I Can’t Do Anything About Racial Inequality

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This weekend, Saturday Night Live had a pretty provocative cold open. You can take a look at it here:

There are some pretty pointed statements that are made regarding racial equality and America’s struggle to achieve that. Of course, with the snub of the critically-acclaimed¬†Selma, this sketch came at a perfect time. Personally, I was a little shocked because of the trend I have been seeing with the Academy. My expectations were that they were going to continue to move forward.

As a white guy from rural Illinois, it’s incredibly difficult to talk about racial equality. I went to school at Johnson University (formerly Johnson Bible College) in Knoxville, TN and didn’t really experience racial diversity there either. It wasn’t until I was doing my internship at Central Christian Church in Las Vegas that I began to see what racial diversity could look like. When I began working at Westbrook Christian Church in Bolingbrook, IL, I experienced my¬†first multi-ethnic/racially diverse community — and one that was proud to talk about it.

Oftentimes, because of my skin color, I feel like I should be the last one talking about racial equality. Really, I feel like I can’t do anything about it. I haven’t lived the life that others have lived. I haven’t experienced the things that many others have experienced. I don’t notice things that others notice. So why should I lend my voice to it?

But do I keep quiet out of lack of experience (perhaps ignorance) or out of fear? I know I tell myself that because of my lack of experience in this area, I should remain quiet and let those who have experience fight. The truth is that I am motivated by fear. Fear of saying something wrong. Fear of not being able to do enough. Fear of not knowing what to do or say.

However, if there is a struggle of humanity, then we are all called to speak. Each of us must learn to take our own separate life experiences and combine them to speak against the inequality that exists. Just because I am not an African-American doesn’t mean that I shouldn’t speak out against racial inequality. Because as long as it still exists, everyone is called to speak up.

The church is at a pivotal moment to fight for the oppression that occurs each and every day. Unfortunately, I think a majority of churches feel the way I do — what can we do? We become too obsessed with making the wrong decision…so we decide not to act instead.

I recently watched the movie Pride which deals with a group of gays and lesbians that help raise funds for British miners during the strike of 1984. Many asked what the LGBT community knew about miners? It was an unlikely friendship. But the beauty is that one oppressed group came together to help another oppressed group. It showed that someone did not have to live the same life to help.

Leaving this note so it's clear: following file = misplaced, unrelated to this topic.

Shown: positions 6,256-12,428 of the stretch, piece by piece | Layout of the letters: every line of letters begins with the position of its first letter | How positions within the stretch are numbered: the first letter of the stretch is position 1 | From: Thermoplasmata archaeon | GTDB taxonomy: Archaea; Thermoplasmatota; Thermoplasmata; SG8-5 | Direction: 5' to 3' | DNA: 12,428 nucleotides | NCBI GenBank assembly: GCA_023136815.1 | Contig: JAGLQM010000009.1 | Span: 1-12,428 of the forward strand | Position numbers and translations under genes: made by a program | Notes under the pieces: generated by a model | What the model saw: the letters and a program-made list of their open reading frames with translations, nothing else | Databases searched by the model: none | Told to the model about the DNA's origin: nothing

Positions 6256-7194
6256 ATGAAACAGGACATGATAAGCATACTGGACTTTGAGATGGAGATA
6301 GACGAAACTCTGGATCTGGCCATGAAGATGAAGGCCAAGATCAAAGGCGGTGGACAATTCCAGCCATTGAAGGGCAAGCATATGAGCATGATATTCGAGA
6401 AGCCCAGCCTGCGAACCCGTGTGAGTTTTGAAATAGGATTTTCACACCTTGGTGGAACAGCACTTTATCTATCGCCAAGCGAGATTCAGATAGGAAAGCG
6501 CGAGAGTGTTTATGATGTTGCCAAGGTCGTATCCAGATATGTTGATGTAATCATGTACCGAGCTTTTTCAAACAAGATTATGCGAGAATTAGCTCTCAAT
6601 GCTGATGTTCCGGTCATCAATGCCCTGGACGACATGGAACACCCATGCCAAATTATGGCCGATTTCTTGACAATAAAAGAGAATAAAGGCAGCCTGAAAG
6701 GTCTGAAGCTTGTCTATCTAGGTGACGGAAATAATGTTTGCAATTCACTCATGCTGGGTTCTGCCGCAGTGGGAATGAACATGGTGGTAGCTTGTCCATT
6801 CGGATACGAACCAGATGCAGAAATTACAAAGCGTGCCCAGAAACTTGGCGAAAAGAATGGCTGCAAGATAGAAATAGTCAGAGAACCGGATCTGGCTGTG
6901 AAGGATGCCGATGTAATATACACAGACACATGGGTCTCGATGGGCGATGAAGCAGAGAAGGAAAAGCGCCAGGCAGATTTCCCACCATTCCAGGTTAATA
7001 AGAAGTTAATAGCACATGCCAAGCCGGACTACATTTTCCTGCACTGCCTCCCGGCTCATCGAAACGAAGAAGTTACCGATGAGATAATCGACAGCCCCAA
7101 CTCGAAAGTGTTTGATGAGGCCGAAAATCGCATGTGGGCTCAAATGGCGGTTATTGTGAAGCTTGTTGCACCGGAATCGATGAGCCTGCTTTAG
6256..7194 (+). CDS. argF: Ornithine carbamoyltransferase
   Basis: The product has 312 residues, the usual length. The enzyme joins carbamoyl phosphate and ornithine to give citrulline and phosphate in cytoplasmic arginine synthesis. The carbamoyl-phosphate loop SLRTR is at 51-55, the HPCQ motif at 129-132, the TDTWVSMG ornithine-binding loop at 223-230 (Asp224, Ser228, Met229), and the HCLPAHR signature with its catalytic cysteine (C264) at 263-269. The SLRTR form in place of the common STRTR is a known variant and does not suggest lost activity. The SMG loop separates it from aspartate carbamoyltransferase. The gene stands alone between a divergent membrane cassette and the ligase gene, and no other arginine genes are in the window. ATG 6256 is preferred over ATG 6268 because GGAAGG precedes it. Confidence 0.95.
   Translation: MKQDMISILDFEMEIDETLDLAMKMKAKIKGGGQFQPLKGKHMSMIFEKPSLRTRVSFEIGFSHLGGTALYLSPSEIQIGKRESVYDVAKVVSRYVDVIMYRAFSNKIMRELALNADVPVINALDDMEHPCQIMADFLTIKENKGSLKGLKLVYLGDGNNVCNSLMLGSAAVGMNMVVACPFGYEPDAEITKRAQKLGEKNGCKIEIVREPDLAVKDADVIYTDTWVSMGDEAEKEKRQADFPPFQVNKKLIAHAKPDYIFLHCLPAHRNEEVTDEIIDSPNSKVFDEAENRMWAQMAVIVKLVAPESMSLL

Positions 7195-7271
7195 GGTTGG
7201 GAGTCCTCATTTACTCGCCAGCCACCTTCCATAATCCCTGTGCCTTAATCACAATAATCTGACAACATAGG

In the same way, it’s not necessarily about us knowing the exact oppression that is occurring, but being willing to see the oppression and speak out. The hardest thing is seeing that oppression, though. Most of the time, we refuse to see it because it doesn’t happen to us. And it is hard for us to imagine it because we like to think that America has progressed past that point and anything that occurs today is purely the fault of the African-American community. We are so dismissive because we might have not intentionally done anything racially insensitive.¬†We want to remain blind because that is far easier than seeing the confusing truth.

I don’t know where to begin with the conversation toward racial equality. But I know that a conversation needs to occur. And that might not seem like a lot, but at least it’s a step forward. The church needs to be having these conversations even though they might not see what is happening around them. They might even be dismissive at first. But at least start with a conversation and see where it goes from there. It might be a group of old white guys sitting in the church basement, but a step forward is a step forward. The only time we can’t do something about racial inequality is when we don’t talk about it at all. And we’ve been doing a pretty good job at that for some time now and it’s time to stop. Let us stop and listen. We may not be able to completely relate with the struggle, but we are still called to do something. As Christ-followers, we must.

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The Art of Selling Out

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In the past few months, many online articles have crowded my Facebook newsfeed. Perhaps you have had the same articles. Mine are predominately Christian articles; but there are quite a few that are outside of the Christian circle as well. I am certain that you have seen at least a few of these topics: